Deze post heb ik geschreven tijdens mijn eerste kennismaking met Japan in 2014. Inmiddels is mijn website vernieuwd, maar het leek me leuk om mijn oude posts te bewaren en een kijkje te geven in de stappen die ik gezet heb. Vanuit een moeilijke tijd, een sprong in het diepe met angsten, nieuwe ontdekkingen en ervaringen, blijdschap, wederom afscheid, liefde, vriendschap, avontuur en creativiteit. Sorry, deze post is nog niet vertaald in het Nederlands.
Sugoi!! (Wow!! In Japanese)
Japan is such a fascinating country. And so different from the Dutch way of living. Every Japanese sliding door welcomes you to a new wonderland. For example these lovely traditional Japanese flip flops (geta). Which I noticed before entering a Japanese house.
Geta are a mix between flip flops and clogs. Maybe the Dutch and the Japanese have more similarities than we think?￼
The first two weeks were really crazy, Tokyo is a remarkable city. So much to explore and my mind was like a full and turning washing machine. Fortunately there is lots of nature in Tokyo to find some rest and I discovered the typical Japanese sense for detail and aesthetics. Like this: a hairdresser’s delicate trim of an old pine tree in Hama Rikyu Garden. Pine trees are taken as good luck. A symbol of long life and immortality.
The Hama Rikyu Garden is situated alongside Tokyo Bay. An English audio guide is available. The contrast between the stillness of the garden and the huge skyscrapers made me feel tiny.
The aesthetic sense is not represented everywhere though. Billboards in screaming colors are asking the passengers attention. Maybe others love it.
There are so many billboards and colourful lights that the actual message is not clear sometimes. A restaurant could be somewhere on top of a building, which is not recognised outside. You might have to take an elevator, enjoy a walk through a hidden path and take a staircase or two before you find a beautiful food paradise behind sliding doors. For a foreigner it’s often a puzzle to arrive at a specific place. Nevertheless, that’s part of the unique Japanese atmosphere.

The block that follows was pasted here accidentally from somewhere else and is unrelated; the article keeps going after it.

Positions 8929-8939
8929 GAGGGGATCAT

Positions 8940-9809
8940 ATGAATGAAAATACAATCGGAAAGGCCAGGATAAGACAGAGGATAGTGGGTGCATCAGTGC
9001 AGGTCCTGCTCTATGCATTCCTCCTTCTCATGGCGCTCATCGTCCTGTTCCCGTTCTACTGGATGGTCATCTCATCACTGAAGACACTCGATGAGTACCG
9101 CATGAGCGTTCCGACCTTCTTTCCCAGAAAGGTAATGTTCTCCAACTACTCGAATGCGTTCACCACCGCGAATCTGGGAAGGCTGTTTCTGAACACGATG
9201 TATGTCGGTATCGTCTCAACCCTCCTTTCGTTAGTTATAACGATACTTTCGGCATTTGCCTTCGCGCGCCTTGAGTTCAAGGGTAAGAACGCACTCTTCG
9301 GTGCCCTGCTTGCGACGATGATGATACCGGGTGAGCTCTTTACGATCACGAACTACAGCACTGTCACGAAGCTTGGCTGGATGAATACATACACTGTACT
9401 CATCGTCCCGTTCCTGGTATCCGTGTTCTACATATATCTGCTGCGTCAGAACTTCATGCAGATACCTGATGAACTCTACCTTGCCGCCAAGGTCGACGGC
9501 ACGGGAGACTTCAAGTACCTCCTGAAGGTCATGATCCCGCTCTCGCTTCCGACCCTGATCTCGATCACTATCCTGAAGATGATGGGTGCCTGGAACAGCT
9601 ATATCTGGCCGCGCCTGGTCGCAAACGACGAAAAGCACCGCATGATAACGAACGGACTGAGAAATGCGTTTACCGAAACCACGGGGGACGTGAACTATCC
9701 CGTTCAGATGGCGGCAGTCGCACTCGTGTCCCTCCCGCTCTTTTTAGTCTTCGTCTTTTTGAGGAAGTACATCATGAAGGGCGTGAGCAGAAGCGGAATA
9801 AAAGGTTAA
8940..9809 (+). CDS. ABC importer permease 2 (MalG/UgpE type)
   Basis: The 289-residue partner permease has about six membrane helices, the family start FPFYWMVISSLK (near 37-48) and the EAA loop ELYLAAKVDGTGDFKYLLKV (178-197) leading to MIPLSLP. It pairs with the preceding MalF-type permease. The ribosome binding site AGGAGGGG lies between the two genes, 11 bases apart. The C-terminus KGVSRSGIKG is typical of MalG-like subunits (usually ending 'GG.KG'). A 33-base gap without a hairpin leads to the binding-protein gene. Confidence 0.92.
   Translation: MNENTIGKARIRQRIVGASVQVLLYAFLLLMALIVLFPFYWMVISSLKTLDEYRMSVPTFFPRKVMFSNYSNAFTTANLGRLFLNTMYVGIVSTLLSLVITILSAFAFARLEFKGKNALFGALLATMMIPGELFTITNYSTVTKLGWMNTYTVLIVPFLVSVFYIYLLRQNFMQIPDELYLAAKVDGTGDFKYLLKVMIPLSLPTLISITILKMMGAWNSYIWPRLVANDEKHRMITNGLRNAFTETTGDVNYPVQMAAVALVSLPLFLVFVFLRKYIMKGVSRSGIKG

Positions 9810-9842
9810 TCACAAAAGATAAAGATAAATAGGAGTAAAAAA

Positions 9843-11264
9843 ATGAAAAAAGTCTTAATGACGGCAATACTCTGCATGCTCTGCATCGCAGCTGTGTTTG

Tokyo is a design paradise. It’s a mix between old buildings, concrete, lots of wiring, new techniques, history, ‘just do it’ ideas, wooden houses, design toilets, funny English brand names, old traditions, temples, tea houses and design buildings (ow and really good pastry shops). And more.
After Tokyo, Suzaka (near Nagano in the silent and beautiful Japanese mountain side) was a peaceful village to stay. The first day I arrived, I had a perfect welcome with wild monkeys in the garden and a singing nightingale. The next day I met a Japanese mountain goat (Kamoshika), which is a very friendly, funny and relaxed animal.
It’s seen as a national symbol of Japan. They often play a big role in Japanese stories. And it brings luck. I also met a lot of little frogs and one large guy.
According to Japanese people they bring luck as well. They seem to bring something back to you. Or is it a prince? Curious about all the lucky symbols! What or who made you feel lucky today?